Preexisting injuries have a way of complicating accident claims. If you have such a case, the defendant is likely to argue that their negligence did not harm you, or if it did, it only caused you a minimal harm. The defendant will do anything in their power to tie your current injuries to the previous ones. Use these three tips to strengthen your accident claim if you also have preexisting injuries:
Tell the Truth about Your Preexisting Condition
Telling the truth about your condition will help you get an accurate and timely diagnosis. A medical diagnosis of your condition may be required to certify that your injuries occurred on the job as you claim. If you lie about your preexisting injuries, you will only delay the diagnosis and even lose your benefits.
Consider an example where you have osteoporosis (a medical condition characterized by weak and brittle bones) but have lied to the company doctor or employer about it. Suppose an object falls on you and you develop a leg fracture. If the object wasn't heavy enough to cause a fracture in a person who doesn't have osteoporosis, the employer might think that you are lying about the cause of your injury.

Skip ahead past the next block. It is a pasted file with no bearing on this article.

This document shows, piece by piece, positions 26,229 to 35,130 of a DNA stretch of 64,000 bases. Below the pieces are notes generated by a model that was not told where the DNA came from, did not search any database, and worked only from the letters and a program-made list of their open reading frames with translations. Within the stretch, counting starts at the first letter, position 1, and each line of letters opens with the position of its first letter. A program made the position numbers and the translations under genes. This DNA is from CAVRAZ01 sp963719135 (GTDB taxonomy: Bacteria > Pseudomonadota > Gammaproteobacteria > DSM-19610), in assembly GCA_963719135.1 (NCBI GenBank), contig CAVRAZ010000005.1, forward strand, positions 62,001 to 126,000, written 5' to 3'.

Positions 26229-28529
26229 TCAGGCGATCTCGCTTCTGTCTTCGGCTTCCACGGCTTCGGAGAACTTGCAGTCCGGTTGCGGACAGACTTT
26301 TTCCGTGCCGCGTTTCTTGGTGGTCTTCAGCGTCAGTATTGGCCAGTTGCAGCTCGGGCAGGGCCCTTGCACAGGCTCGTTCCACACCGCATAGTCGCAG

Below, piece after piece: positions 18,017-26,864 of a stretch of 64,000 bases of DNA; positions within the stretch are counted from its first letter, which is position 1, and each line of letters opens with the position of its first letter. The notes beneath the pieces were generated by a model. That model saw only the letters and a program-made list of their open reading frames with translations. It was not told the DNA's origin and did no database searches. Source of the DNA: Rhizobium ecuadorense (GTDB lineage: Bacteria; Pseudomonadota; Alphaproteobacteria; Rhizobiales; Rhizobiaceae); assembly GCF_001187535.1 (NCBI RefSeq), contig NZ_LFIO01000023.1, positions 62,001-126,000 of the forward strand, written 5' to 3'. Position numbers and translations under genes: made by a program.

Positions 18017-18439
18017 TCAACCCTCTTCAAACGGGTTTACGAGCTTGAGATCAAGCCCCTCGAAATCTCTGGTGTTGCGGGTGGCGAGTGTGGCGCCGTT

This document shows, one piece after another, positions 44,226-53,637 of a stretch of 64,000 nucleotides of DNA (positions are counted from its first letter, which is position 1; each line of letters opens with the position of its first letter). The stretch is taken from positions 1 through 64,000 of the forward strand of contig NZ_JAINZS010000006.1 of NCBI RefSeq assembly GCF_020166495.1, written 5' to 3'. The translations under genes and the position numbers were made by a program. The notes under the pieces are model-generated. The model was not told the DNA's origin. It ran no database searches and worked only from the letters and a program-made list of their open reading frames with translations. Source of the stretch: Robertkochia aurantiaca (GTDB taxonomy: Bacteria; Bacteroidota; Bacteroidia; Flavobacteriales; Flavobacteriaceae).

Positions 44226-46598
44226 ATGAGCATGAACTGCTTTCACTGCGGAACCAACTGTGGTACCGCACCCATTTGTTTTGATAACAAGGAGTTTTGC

Follow Your Doctor's Orders to the Letter
Follow your doctor's orders to the letter; ignoring them might lead to a rightful denial of your claim. For example, if your doctor orders you not to lift heavy objects, don't do it. Other possible restrictions include avoiding certain foods, taking certain drugs or avoiding certain allergens. As long as you can prove that you followed your doctor's advice and restrictions, you will get compensation for your preexisting injuries.
Prove That Your Injuries Have Been Aggravated
Lastly, you need to prove how the new accident has aggravated or reawakened your prior injuries. It is not enough that you have an existing injury, something work related must have happened to make it worse. For example, merely having eye problems will not get you workers compensation. However, if you have been using computers or welding equipment at work, and they have made your eye condition worse, you deserve to be compensated. Of course, you will need expert testimony or medical records from your doctor to prove that this is the case.
All these will be easier if you have the assistance of a personal injury lawyer than if you go it alone. Don't forget that the defense team will have access to your medical history, so you can't (and shouldn't) hide your preexisting injuries from them. Your best bet is to reveal everything and hire a smart lawyer to help you prove why you deserve compensation for your current injuries.